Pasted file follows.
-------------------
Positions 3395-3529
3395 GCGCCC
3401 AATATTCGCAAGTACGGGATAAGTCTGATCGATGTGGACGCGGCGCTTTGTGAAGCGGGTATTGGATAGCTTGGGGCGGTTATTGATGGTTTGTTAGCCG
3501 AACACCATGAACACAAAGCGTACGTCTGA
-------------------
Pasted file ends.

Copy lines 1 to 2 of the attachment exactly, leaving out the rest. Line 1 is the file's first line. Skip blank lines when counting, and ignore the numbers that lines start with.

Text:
Positions 3395-3529
3395 GCGCCC